Population Genetics of the Grass Self-incompatibility System—Practical Implications for Grass Breeding Programmes

Chloe Manzanares, Bruno Studer, Richard Charles Hayes, Susanne Barth, Danny Thorogood

Research output: Chapter in Book/Report/Conference proceedingChapter

1 Citation (SciVal)


Self-incompatibility (SI) is a mechanism that prevents plants from self-pollination through molecular recognition between pollen and pistil; but neither the genes nor the proteins involved are known. Determining haplotype diversity of the SI locus region is an indirect way of predicting incompatibility genotype which would enable plant breeders to develop strategies to ensure precision crossing for exploiting heterotic combinations. In the case of ryegrass (Lolium perenne), SI is known to be a gametophytic reaction involving two loci, S and Z. This paper reports on an assay of marker allele diversity around the Z locus for a population produced from twelve generations of mixed and half-sib family selection. Using conventional genotyping of marker length polymorphisms, as well as high resolution melt (HRM) curve analysis, the 55 plants of the population were classified into thirteen groups according to their genotypes for each marker. HRM genotyping proved to be more discriminating than STS markers and could enhance the precision of Z genotype prediction. Although half-sib family selection is expected to lead to allele fixing, this initial analysis was encouraging in that it indicated high haplotype diversity around the Z-locus suggesting maintenance of a high degree of cross-compatibility in the breeding population. This would be expected as SI alleles are subjected to frequency dependent selection.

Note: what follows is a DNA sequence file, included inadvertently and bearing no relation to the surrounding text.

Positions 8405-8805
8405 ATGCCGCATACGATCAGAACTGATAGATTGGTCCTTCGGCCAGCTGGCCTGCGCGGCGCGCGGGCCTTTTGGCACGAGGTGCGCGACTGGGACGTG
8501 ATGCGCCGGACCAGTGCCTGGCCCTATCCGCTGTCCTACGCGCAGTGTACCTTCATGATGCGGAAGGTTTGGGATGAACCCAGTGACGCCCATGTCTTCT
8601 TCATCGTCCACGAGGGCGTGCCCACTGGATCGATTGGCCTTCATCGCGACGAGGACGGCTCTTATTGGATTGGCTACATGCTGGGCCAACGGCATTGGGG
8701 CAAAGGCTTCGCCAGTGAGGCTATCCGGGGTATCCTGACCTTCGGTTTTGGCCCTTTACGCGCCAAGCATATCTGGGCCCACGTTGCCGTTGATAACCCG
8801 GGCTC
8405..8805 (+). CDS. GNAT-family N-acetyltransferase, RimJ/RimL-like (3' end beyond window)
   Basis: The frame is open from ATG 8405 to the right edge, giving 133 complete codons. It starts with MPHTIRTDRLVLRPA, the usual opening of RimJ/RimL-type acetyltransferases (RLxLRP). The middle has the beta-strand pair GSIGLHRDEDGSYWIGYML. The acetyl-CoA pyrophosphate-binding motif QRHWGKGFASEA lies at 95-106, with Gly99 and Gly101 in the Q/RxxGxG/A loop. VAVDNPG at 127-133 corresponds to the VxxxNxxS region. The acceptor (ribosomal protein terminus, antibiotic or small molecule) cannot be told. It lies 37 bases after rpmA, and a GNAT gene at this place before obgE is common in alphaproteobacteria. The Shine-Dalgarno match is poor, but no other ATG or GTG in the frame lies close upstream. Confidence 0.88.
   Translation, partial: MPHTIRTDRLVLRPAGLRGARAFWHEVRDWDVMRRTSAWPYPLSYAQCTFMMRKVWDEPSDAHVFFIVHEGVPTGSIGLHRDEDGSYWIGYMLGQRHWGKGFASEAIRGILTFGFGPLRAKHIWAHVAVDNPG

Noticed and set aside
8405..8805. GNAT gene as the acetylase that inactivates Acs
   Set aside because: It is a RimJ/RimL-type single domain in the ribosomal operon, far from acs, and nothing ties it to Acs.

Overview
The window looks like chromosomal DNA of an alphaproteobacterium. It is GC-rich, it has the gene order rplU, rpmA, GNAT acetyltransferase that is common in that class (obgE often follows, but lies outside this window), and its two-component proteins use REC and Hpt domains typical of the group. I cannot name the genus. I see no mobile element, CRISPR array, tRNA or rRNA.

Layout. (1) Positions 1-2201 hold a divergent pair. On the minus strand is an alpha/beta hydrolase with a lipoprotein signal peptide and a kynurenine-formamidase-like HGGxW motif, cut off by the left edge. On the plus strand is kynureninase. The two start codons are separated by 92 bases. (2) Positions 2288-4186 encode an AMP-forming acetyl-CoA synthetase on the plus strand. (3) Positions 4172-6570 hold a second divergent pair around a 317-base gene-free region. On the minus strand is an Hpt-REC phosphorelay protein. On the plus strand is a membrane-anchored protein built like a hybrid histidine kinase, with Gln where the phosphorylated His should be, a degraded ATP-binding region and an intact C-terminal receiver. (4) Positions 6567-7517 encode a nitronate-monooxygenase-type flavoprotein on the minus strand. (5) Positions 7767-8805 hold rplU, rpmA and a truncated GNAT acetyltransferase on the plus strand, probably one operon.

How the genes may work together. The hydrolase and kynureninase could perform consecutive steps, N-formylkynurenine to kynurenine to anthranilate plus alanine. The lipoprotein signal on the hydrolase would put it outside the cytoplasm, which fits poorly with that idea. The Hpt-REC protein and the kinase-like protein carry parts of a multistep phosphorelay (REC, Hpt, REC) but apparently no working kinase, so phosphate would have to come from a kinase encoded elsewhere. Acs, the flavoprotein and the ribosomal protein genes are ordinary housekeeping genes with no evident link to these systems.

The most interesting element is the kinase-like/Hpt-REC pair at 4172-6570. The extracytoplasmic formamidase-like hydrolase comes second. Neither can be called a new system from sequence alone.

Original languageEnglish
Title of host publicationBreeding strategies for sustainable forage and turf grass improvement
EditorsSusanne Barth, Dan Milbourne
Place of PublicationDordrecht
PublisherSpringer Nature
ISBN (Electronic)978-9400745551
ISBN (Print)978-9400745544
Publication statusPublished - 01 Jan 2013


  • Haplotype diversity
  • High resolution melting
  • Frequency dependent selection
  • Plant breeding
  • Lolium perenne


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